On the 00-7th of December, this Car Week post is focused on James Bond’s sole Christmastime adventure, On Her Majesty’s Secret Service starring George Lazenby as the suave secret agent.

The film opens with a scene straight out of the source novel as a competitive Bond engages in a playful “race” against a beautiful young woman speeding toward the beach in her convertible. Continue reading

Dial M for Murder

Ray Milland, Robert Cummings, and John Williams in Dial M for Murder (1954)

Ray Milland, Robert Cummings, and John Williams in Dial M for Murder (1954)

Vitals

  • Ray Milland as Tony Wendice, conniving former tennis pro
  • Robert Cummings as Mark Halliday, romantic American crime writer
  • Anthony Dawson as C.A. Swann, opportunistic con man
  • John Williams as Chief Inspector Hubbard, clever Scotland Yard detective

London, Fall 1953 and Spring 1954

Film: Dial M for Murder
Release Date: May 29, 1954
Director: Alfred Hitchcock
Wardrobe Credits: Moss Mabry & Jack Delaney

WARNING! Spoilers ahead! Continue reading

The Spy Who Loved Me: Roger Moore’s Double-Breasted Dinner Jacket

Roger Moore as James Bond with Barbara Bach in The Spy Who Loved Me (1977)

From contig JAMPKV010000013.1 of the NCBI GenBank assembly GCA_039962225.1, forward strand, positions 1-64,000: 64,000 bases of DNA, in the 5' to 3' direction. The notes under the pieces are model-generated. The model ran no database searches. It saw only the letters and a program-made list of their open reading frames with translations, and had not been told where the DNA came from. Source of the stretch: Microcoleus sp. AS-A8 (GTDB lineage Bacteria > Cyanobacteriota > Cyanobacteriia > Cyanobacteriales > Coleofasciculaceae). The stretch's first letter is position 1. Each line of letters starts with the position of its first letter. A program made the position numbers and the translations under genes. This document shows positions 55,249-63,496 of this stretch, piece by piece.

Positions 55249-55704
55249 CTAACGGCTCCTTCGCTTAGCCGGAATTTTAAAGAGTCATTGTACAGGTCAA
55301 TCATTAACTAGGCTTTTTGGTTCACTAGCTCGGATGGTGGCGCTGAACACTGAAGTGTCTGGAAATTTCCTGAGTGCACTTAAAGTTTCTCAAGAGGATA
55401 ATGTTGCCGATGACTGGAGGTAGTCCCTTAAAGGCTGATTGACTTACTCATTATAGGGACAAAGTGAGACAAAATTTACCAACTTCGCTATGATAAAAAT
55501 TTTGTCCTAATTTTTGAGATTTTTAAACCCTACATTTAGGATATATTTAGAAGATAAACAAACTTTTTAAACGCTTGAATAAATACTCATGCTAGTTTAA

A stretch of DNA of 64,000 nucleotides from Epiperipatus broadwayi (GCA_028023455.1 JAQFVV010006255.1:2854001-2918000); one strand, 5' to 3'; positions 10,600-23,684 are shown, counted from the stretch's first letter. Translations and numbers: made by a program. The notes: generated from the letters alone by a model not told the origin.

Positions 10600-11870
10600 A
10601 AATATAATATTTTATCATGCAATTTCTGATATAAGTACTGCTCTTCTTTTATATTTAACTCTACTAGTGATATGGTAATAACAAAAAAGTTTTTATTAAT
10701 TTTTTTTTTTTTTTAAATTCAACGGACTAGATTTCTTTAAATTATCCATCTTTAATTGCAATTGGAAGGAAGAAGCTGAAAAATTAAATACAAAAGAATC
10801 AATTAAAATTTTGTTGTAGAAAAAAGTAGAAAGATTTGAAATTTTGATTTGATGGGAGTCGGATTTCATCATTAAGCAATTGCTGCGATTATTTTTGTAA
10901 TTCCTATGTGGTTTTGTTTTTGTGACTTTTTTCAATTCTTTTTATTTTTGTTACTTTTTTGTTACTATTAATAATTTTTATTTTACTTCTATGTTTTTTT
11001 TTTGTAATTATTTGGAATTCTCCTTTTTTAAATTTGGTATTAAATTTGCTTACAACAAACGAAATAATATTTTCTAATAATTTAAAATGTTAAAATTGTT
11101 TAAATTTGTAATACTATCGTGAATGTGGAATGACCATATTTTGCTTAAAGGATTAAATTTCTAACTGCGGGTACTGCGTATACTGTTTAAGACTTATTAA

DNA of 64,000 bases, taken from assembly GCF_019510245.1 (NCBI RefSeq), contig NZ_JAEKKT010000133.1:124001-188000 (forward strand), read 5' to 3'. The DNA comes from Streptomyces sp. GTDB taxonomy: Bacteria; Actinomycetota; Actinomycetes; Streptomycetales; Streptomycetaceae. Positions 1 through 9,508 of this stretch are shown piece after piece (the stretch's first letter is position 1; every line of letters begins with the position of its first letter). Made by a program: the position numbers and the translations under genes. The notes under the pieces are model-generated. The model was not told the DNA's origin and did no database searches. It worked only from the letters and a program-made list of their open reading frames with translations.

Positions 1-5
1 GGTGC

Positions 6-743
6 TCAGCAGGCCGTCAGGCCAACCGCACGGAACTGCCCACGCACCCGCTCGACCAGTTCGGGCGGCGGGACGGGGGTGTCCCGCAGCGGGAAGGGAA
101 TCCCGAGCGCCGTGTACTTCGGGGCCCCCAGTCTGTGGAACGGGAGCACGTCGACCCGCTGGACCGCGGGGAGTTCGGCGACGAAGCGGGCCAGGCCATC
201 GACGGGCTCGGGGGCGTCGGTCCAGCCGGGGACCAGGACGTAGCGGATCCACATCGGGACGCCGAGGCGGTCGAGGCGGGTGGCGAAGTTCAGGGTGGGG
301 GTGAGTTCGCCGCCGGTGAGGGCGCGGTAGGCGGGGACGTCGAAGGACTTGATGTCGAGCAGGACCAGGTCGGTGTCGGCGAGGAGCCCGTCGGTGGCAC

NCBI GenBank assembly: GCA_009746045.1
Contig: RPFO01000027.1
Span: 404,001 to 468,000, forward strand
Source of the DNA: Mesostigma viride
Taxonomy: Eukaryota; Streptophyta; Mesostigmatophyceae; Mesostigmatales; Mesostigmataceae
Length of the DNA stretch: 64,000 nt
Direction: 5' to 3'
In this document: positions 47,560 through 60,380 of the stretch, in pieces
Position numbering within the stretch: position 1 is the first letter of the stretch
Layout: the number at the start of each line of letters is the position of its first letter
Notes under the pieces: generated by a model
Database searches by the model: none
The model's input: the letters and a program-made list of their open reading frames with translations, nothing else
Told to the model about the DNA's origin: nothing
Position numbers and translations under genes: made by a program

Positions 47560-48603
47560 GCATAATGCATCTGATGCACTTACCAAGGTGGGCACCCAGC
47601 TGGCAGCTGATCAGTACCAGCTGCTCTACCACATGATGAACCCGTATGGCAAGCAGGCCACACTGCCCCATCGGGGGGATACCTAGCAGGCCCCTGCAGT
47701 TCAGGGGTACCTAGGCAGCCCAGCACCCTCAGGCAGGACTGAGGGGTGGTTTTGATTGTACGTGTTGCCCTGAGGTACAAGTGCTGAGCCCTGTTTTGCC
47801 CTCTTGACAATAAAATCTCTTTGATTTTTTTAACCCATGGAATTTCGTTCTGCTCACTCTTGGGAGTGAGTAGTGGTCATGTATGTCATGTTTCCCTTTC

Roger Moore as James Bond with Barbara Bach in The Spy Who Loved Me (1977)

Vitals

Roger Moore as James Bond, suave and sophisticated British MI6 agent

Cairo, Egypt, August 1977

Film: The Spy Who Loved Me
Release Date: July 7, 1977
Director: Lewis Gilbert
Wardrobe Supervisor: Rosemary Burrows
Tailor: Angelo Vitucci

Background

A man in a sharply tailored tuxedo meets a beautiful woman over martinis in an exotic cocktail lounge. Hours later, he finds himself – Walther PPK in hand – stalking a seemingly unstoppable metal-mouthed killer through the Egyptian pyramids. This quintessential James Bond moment is one of many iconic scenes in Roger Moore’s third 007 outing, The Spy Who Loved Me, and it’s how I remember him on his first birthday since his passing last May at the age of 89. Continue reading

The Last Tycoon: Monroe Stahr’s Tuxedo

Matt Bomer as Monroe Stahr on The Last Tycoon (Episode 9: "Oscar, Oscar, Oscar.")

Matt Bomer as Monroe Stahr on The Last Tycoon (Episode 9: “Oscar, Oscar, Oscar.”)

Vitals

Matt Bomer as Monroe Stahr, charming studio wunderkind

Hollywood, August 1936 through February 1937

Series: The Last Tycoon
Episodes:
– “Pilot” (Episode 1, dir. Billy Ray)
– “Eine Kleine Reichmusik” (Episode 5, dir. Gwyneth Horder-Payton)
– “A Brady-American Christmas” (Episode 6, dir. Stacie Passon)
– “Oscar, Oscar, Oscar” (Episode 9, dir. Billy Ray)
Streaming Date: July 28, 2017
Developed By: Billy Ray
Costume Designer: Janie Bryant

WARNING! Spoilers ahead!

Background

Amazon recently announced the disappointing news that they are discontinuing production of The Last Tycoon, the second of its F. Scott Fitzgerald-inspired series to meet that fate following the cancellation of Z: The Beginning of Everything days earlier.

In its brief, nine-episode life, The Last Tycoon was true to its “golden age of Hollywood” roots with an emphasis on style rather than substance… but oh what style it was, and with strong performances to booth with Matt Bomer, Kelsey Grammer, Lily Collins, Rosemarie Dewitt, and others rounding out the talented cast of characters. Continue reading